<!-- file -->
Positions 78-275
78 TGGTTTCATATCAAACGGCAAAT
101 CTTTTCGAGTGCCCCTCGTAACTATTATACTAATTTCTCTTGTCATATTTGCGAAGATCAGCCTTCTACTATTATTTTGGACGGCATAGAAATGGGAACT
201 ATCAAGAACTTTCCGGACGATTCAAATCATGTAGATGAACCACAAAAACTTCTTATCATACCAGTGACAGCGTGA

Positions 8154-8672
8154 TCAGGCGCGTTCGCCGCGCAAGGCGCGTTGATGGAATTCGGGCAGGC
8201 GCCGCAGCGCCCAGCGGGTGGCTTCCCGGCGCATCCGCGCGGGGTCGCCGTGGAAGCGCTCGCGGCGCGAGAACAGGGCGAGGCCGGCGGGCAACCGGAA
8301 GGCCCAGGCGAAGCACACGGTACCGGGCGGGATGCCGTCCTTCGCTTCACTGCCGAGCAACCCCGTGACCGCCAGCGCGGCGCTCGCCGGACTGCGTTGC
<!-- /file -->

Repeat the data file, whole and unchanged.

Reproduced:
Positions 78-275
78 TGGTTTCATATCAAACGGCAAAT
101 CTTTTCGAGTGCCCCTCGTAACTATTATACTAATTTCTCTTGTCATATTTGCGAAGATCAGCCTTCTACTATTATTTTGGACGGCATAGAAATGGGAACT
201 ATCAAGAACTTTCCGGACGATTCAAATCATGTAGATGAACCACAAAAACTTCTTATCATACCAGTGACAGCGTGA

Positions 8154-8672
8154 TCAGGCGCGTTCGCCGCGCAAGGCGCGTTGATGGAATTCGGGCAGGC
8201 GCCGCAGCGCCCAGCGGGTGGCTTCCCGGCGCATCCGCGCGGGGTCGCCGTGGAAGCGCTCGCGGCGCGAGAACAGGGCGAGGCCGGCGGGCAACCGGAA
8301 GGCCCAGGCGAAGCACACGGTACCGGGCGGGATGCCGTCCTTCGCTTCACTGCCGAGCAACCCCGTGACCGCCAGCGCGGCGCTCGCCGGACTGCGTTGC